The series apparently didn’t do very well when it originally aired in Japan, but has gone on to become an influential work to many animators, as well as having success outside Japan (though it’s still basically unknown in the US). Conan found particular popularity in the Arab world, which is why you’re just as likely to find this show subtitled in Arabi as you are in English. Anime buffs might also be interested to know that Gundam creator Yoshiyuki Tomino worked on Conan as well.
4. Chage & Aska’s On Your Mark
Feature films and TV series take a lot of work, so there are times when Miyazaki to chooses express some of his smaller ideas via short films. Most of them can only be seen by visiting Tokyo’s Studio Ghibli Museum, and another that can be seen while flying on JAL airplanes, which is where I saw Imaginary Flying Machines. It’s impressive in this day and age how Ghibli has been able to keep viewing these works so limited, but before all that Miyazaki and his team worked on a short film meant to be seen by everyone in the early days of pop music videos.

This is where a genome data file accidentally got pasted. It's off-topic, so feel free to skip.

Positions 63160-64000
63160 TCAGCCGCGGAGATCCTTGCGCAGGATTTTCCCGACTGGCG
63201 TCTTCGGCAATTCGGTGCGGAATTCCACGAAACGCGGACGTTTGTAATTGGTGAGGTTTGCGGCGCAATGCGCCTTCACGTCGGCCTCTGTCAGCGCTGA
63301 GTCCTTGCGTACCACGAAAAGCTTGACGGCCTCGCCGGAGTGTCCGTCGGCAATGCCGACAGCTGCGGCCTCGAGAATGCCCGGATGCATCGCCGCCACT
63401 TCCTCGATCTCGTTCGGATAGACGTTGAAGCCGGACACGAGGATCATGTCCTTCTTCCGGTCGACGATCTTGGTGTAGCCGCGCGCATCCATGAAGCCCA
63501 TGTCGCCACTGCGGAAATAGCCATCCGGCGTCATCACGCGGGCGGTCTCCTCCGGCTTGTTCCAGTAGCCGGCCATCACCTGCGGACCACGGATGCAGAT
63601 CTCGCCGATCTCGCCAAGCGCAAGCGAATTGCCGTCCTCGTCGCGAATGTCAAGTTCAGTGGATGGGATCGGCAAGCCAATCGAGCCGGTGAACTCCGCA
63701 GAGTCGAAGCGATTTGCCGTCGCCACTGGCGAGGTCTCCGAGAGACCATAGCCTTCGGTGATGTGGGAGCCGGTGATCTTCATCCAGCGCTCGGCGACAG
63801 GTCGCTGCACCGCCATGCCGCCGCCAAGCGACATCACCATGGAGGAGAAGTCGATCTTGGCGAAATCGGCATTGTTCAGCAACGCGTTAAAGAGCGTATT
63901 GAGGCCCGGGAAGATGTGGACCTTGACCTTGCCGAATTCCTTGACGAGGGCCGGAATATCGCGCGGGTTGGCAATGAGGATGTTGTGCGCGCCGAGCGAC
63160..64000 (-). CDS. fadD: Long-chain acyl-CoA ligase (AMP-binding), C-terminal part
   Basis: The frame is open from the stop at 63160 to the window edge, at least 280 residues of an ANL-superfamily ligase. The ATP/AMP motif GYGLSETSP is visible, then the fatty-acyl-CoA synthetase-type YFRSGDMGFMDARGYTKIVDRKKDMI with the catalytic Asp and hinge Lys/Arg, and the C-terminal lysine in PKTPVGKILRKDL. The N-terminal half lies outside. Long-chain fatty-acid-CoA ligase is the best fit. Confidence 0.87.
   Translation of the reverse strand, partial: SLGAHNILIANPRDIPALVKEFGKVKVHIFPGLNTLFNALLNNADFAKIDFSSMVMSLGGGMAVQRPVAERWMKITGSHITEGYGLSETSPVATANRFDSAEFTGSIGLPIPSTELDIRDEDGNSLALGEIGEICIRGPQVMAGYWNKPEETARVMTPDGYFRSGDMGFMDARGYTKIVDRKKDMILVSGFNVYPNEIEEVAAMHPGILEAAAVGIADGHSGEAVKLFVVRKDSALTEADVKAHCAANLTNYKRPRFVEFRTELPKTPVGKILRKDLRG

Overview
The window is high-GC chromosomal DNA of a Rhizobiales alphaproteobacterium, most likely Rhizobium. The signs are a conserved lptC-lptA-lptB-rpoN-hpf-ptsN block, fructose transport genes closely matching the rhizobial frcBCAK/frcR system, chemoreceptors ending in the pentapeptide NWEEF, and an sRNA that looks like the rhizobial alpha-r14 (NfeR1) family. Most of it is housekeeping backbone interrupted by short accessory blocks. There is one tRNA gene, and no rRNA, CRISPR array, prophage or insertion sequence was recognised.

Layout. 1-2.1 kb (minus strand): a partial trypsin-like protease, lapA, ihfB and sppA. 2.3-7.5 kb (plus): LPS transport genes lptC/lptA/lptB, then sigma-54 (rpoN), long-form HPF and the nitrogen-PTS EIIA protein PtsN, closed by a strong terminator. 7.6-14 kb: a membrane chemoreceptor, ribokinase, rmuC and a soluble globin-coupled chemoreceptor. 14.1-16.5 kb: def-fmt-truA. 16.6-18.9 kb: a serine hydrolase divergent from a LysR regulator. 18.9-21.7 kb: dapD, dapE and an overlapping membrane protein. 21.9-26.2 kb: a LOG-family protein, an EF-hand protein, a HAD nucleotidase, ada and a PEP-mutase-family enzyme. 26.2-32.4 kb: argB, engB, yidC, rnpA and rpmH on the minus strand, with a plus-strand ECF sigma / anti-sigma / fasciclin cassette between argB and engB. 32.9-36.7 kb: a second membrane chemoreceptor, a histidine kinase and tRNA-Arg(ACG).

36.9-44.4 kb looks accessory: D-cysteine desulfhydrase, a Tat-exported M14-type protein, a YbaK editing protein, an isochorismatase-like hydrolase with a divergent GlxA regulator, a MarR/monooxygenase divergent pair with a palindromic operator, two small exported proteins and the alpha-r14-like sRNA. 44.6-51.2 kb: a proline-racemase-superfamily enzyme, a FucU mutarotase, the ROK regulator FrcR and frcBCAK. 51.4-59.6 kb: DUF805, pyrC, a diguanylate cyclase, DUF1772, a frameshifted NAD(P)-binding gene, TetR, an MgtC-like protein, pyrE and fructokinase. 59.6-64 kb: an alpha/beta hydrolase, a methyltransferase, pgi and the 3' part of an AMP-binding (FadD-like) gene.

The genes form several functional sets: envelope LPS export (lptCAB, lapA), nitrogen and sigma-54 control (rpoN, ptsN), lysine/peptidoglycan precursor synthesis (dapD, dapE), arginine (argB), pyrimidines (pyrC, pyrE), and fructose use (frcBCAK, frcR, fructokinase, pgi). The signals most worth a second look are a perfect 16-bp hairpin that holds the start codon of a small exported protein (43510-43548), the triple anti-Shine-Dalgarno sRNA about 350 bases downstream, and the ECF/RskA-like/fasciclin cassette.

During a period of writer’s block on Princess Mononoke, Miyazaki turned his attention to this six minute long adventure set to the rock song On Your Mark, telling the dialogue-free tale of two policemen freeing a very special young woman from imprisonment in a distopian future. It’s a gorgeous work that also was one of Miyazaki’s first works to incorporate CGI, which he’d go on to use in later films.
That’s all of Miyazaki’s directorial work I’ll explore today, though there’s always more room to find, like his key animator and storyboard background with anime versions of children’s novels like Puss in Boots and Anne of Greene Gables. However. this article gives you enough viewing homework as is. But if you have any suggestions for Miyazaki’s work that I missed, go right ahead and share them in the comments!
CAPE CRISIS RECOMMENDS: